Bibi, Barack talk tough at U.N.: meeting of minds on Iran

President Barack Obama and Israeli Prime Minister Benjamin Netanyahu did not meet last week, but they ended up sounding not so far apart.

Netanyahu’s address to the U.N. General Assembly on Sept. 27 in many ways echoed Obama’s speech there on Sept. 25, with both ratcheting up the heat on Iran over its nuclear program. The themes that echoed in each speech suggest that despite the bickering between the two leaders, they may be converging on policy.

Obama reiterated that “containment” of a nuclear-armed Iran is not an option, a stance in accord with Israel’s position.

Israeli Prime Minister Benjamin Netanyahu holds a crude diagram to illustrate Iran’s nuclear advancement. photo/jta-un photo/j carrier

Netanyahu articulated a red line — something Obama has been reluctant to do, beyond saying that Iran should not be allowed to develop a nuclear weapon. But the Israeli prime minister set that red line in a way that allows the United States time to give diplomacy and sanctions a chance to work.

The speeches reflected a joint effort to see if a coordinated strategy is possible which, if successful, could make clear to the Iranians that the United States and Israel are aligned, said David Makovsky, a senior analyst with the Washington Institute for Near East Policy.

The key is that the U.S. and Israel eventually arrive at common thresholds, Makovsky said. “If that is conveyed to Iran publicly, that would be effective,” he said. “What I saw was effective in Netanyahu’s speech was that he was able to sharpen the focus on the Iranian nuclear program while not sharpening the conflict with the president.”

Netanyahu in his speech suggested that the United States and Israel were working to get on the same page. “Israel is in discussions with the United States over this issue, and I am confident that we can chart a path forward together,” he said.

For all of the focus on the details of the difficult relationship between the two leaders — the fact that they did not meet during Netanyahu’s U.S. visit made headlines — the speeches sounded similarly tough notes on Iran.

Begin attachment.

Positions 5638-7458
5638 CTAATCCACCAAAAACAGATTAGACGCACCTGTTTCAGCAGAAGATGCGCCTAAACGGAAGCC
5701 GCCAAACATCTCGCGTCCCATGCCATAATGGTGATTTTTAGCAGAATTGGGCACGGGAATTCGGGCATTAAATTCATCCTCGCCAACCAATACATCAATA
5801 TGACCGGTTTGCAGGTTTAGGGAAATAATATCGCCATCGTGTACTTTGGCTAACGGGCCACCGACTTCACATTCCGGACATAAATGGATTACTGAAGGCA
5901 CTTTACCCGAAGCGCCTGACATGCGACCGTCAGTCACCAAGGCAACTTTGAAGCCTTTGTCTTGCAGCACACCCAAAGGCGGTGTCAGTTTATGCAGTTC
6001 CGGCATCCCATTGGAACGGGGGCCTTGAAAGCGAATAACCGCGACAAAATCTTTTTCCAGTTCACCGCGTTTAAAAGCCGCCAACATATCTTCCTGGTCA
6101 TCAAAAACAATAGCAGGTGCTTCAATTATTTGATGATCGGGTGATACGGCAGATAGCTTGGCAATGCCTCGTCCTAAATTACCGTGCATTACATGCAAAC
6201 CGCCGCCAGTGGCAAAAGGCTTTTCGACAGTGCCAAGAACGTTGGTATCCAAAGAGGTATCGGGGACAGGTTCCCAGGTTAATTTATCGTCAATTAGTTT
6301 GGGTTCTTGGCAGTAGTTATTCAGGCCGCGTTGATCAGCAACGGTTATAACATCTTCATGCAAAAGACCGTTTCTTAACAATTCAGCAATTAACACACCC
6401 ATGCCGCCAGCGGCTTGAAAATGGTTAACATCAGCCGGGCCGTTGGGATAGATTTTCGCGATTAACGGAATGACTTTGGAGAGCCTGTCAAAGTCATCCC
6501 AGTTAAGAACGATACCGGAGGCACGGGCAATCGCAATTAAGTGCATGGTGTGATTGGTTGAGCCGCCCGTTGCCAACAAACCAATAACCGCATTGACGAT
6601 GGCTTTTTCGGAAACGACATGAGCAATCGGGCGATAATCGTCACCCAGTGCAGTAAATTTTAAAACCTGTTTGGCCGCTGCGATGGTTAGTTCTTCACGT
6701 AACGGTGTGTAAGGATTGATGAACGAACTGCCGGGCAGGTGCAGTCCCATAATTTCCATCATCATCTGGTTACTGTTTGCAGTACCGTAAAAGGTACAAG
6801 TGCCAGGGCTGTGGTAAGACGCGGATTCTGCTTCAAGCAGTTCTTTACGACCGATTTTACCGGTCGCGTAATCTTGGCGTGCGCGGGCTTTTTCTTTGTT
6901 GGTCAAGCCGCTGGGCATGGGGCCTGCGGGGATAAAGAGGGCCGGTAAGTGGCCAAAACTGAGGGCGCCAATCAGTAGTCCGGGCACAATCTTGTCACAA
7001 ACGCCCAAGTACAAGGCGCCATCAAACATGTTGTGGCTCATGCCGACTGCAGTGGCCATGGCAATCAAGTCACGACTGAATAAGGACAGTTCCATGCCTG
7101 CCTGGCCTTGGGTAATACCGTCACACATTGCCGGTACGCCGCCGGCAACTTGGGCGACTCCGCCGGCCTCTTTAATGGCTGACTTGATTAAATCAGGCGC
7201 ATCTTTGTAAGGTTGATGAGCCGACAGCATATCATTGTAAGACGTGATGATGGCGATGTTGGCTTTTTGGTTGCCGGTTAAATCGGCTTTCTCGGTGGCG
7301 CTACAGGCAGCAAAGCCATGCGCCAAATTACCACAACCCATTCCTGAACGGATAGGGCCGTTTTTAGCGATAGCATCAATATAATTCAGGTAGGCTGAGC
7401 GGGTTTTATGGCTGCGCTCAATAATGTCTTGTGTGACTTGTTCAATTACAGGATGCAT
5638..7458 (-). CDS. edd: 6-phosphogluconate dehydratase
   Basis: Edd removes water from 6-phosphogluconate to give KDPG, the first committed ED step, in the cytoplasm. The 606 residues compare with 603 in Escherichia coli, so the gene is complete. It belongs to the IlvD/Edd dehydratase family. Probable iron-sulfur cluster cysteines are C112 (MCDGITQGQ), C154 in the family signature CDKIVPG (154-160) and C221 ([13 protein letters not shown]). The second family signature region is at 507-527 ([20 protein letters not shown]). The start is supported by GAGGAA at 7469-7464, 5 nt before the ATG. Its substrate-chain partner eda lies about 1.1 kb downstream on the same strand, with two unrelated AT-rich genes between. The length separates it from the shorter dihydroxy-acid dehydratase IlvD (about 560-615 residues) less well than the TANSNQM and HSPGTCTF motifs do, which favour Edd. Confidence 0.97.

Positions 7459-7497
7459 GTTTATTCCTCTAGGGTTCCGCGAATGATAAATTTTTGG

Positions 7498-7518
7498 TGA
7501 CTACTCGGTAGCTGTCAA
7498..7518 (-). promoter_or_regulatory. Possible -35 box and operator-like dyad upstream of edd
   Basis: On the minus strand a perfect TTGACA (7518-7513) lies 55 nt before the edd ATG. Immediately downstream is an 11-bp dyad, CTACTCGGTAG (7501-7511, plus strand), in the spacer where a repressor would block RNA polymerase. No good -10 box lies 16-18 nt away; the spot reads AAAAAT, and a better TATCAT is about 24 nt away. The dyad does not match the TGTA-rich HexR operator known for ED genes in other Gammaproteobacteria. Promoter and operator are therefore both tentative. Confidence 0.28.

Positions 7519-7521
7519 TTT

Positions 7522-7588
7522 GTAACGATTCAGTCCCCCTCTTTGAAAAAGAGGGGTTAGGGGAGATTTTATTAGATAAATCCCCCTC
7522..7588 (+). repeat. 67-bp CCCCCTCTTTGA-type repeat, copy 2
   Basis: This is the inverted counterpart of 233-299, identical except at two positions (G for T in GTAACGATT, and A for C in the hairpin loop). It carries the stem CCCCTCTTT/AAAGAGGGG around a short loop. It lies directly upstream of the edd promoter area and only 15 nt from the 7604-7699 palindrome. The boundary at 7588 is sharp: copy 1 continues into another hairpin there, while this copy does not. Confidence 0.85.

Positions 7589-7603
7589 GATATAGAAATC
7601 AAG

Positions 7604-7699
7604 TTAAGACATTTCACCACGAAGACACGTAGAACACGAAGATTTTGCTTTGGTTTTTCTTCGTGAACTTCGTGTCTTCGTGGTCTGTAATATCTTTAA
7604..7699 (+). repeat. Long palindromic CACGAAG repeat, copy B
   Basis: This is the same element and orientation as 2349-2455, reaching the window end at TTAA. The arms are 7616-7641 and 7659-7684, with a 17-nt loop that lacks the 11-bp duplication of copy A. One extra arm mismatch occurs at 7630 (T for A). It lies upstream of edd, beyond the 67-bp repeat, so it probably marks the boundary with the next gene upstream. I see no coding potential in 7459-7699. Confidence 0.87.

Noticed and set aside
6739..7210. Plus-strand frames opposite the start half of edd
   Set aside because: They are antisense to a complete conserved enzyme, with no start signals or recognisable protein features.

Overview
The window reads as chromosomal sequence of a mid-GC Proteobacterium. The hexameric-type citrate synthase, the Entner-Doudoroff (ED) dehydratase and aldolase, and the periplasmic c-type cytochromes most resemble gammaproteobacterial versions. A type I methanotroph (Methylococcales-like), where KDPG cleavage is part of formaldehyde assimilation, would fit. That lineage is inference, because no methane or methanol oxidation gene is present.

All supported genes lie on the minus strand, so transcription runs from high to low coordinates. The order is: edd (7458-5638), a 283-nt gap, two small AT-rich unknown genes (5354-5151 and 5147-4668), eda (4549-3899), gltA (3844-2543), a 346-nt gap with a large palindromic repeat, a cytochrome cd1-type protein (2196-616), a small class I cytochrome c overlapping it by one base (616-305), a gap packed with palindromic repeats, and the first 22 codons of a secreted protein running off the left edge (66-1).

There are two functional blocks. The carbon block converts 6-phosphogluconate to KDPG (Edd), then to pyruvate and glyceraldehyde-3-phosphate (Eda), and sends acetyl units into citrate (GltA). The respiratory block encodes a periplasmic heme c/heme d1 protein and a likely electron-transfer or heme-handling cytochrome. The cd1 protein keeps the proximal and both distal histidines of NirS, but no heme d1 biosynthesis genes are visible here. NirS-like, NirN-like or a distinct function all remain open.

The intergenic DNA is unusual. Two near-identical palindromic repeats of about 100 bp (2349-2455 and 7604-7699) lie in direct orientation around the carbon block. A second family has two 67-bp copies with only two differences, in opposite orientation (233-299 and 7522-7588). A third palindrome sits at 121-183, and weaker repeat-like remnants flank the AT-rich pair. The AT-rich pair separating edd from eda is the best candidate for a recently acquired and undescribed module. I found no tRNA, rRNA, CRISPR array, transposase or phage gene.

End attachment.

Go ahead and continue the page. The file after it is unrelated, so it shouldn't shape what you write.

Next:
“Make no mistake, a nuclear-armed Iran is not a challenge that can be contained,” Obama said. “It would threaten the elimination of Israel, the security of Gulf nations and the stability of the global economy.”

Obama has explicitly rejected containment since he spoke to the American Israel Public Affairs Committee in May. At the U.N., the president used blunt language at a venue not as receptive to tough talk on the issue, and characterized Iran’s nuclear program as an existential threat to Israel. The latter statement is the sort of warning Netanyahu has been repeating since being elected to his second term as prime minister in 2009.

Obama concluded the Iran portion of his speech with a clear commitment to prevent a nuclear Iran: “And that’s why the United States will do what we must to prevent Iran from obtaining a nuclear weapon.”

Netanyahu’s speech, like Obama’s, was a no-holds-barred warning about the prospect of a nuclear Iran. Of greater significance than the Israeli prime minister’s stern demeanor and dramatic delivery was the red line he drew — more precisely, where he drew it, between medium-enriched and high-enriched uranium. That, he said, is what should trigger a military intervention by the United States or Israel.

Moving Israel’s red line to permit Iran to move beyond medium-enriched uranium is a major concession for Israel.

Furthermore, Netanyahu’s prediction of when the cusp between medium and high enrichment would occur, based on International Atomic Energy Agency reports, ended speculation that Israel would go it alone with a military strike before the U.S. presidential election. That has been a key request of an array of Obama administration officials who have been arriving in Israel each week over the past several months.

“And by next spring, at most by next summer at current enrichment rates, they will have finished the medium enrichment and move on to the final stage,” Netanyahu said. “From there, it’s only a few months, possibly a few weeks before they get enough enriched uranium for the first bomb.”

Another overlap between the two speeches had to do with each leader’s call on the Muslim world to reject radicalism.

Netanyahu met with Secretary of State Hillary Rodham Clinton Sept. 27and spoke with Obama in a phone call Sept. 28.

A White House readout of the phone call said, “The two leaders underscored that they are in full agreement on the shared goal of preventing Iran from obtaining a nuclear weapon.”

The comity between the two leaders might not last, Makovsky said, but the effort is critical. “I’m not saying the U.S. and Israel have found common ground; I’m saying there’s an effort to find common ground,” he said. “Netanyahu’s calculation is that it’s better to make that effort.”